I beg to move,
That this House
notes the agreement reached between HM Revenue and Customs and Google to pay £130 million in respect of taxes due over the period 2005 to 2015;
and calls on the Government to publish the full details so that the British public can judge whether this is, as stated by the Chancellor of the Exchequer, a major success;
and further calls for a swift international agreement to implement country-by-country reporting of company accounts.
I welcome the Minister who is responding to the debate. I truly sympathise with him as he has been placed in this situation by the Chancellor. I understand that the Chancellor is in Rome today. If it is true that he is associated with the current EU negotiations on the future of our relationship in Europe, may I say that it is unfortunate to say the least that securing a firm agreement on tax avoidance and evasion has not been a core issue in those negotiations so far. It could be a significant missed opportunity for this Government.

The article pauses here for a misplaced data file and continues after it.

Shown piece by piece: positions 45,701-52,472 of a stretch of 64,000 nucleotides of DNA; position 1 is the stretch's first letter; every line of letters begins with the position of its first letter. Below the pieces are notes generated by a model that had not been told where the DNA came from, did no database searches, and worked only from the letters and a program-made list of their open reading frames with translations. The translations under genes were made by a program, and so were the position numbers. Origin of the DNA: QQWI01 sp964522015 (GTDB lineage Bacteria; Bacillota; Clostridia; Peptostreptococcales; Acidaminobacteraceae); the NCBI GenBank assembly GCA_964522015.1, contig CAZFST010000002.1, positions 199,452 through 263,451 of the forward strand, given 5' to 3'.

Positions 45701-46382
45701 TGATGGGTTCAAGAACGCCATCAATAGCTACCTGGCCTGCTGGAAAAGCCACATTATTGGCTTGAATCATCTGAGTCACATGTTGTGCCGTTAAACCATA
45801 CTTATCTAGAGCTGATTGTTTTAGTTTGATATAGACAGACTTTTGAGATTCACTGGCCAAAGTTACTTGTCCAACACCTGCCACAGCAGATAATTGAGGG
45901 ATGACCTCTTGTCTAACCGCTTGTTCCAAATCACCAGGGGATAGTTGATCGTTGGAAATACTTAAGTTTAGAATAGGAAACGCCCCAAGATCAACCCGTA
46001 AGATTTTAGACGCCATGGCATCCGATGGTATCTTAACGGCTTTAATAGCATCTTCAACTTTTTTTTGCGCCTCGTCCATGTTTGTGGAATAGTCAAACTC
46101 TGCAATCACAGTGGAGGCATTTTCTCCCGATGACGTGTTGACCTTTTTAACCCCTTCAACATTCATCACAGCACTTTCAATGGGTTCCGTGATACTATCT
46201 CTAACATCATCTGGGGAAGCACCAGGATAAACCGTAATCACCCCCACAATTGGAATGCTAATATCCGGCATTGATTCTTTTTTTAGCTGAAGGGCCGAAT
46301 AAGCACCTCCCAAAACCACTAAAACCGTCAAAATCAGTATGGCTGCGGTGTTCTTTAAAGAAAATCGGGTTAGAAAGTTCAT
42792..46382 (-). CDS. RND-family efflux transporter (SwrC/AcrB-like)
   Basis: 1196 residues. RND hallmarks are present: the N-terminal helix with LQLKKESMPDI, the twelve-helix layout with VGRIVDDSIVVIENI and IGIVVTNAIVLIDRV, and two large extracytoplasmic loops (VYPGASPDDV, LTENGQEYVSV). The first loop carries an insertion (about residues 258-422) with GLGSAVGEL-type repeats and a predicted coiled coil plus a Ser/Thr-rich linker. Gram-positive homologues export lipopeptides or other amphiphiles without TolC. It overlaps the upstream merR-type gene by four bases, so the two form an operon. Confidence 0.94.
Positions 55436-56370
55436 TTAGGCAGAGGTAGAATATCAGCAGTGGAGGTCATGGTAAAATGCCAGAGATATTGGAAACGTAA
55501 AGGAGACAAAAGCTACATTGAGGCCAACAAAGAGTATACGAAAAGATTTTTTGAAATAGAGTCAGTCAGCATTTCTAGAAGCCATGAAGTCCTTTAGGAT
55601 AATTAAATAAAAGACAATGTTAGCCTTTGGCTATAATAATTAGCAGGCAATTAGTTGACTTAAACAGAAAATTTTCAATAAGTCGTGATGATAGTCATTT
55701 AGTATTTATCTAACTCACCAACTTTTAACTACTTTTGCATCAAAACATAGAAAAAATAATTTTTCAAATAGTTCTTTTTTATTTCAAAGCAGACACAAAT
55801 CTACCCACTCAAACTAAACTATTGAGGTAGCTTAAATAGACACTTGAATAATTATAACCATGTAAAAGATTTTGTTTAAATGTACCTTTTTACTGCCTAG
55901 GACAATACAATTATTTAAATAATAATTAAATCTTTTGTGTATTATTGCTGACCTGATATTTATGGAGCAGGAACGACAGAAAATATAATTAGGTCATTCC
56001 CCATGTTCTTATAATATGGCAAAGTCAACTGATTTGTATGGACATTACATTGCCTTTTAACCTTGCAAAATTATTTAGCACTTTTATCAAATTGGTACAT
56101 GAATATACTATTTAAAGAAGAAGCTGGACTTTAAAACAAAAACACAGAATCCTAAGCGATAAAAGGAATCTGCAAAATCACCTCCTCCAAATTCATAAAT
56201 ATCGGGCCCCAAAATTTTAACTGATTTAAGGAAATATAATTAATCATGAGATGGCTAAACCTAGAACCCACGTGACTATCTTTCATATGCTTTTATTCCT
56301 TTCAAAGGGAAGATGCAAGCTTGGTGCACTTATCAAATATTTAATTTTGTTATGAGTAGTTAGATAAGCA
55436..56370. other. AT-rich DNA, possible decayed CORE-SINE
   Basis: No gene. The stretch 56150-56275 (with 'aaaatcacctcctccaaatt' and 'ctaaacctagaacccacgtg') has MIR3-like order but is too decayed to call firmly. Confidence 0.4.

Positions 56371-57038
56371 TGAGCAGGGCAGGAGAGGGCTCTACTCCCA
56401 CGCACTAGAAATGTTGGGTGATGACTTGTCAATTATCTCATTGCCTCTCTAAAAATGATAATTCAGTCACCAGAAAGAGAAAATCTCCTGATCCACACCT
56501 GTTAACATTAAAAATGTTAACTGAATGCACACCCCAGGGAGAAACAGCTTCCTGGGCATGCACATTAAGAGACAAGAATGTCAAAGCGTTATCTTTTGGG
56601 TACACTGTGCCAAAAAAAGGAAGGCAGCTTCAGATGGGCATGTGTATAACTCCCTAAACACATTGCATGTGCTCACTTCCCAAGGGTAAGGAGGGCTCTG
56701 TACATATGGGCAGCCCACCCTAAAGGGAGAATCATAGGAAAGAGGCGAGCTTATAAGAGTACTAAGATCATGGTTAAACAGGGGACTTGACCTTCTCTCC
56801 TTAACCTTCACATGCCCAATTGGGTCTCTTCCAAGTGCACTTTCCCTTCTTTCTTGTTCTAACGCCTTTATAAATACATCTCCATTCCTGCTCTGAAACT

We have called this debate today because, over the past 12 days, we have witnessed the most supine capitulation to corporate interest by any British Government in the recent history of this country. Understandably, it has caused immense anger within our community among individual taxpayers, businesses small and large, independent commentators and people across the political spectrum. At a time when many of our constituents were filling in their tax returns and paying their taxes, they saw what the Government were allowing Google to get away with.
Several hon. Members rose—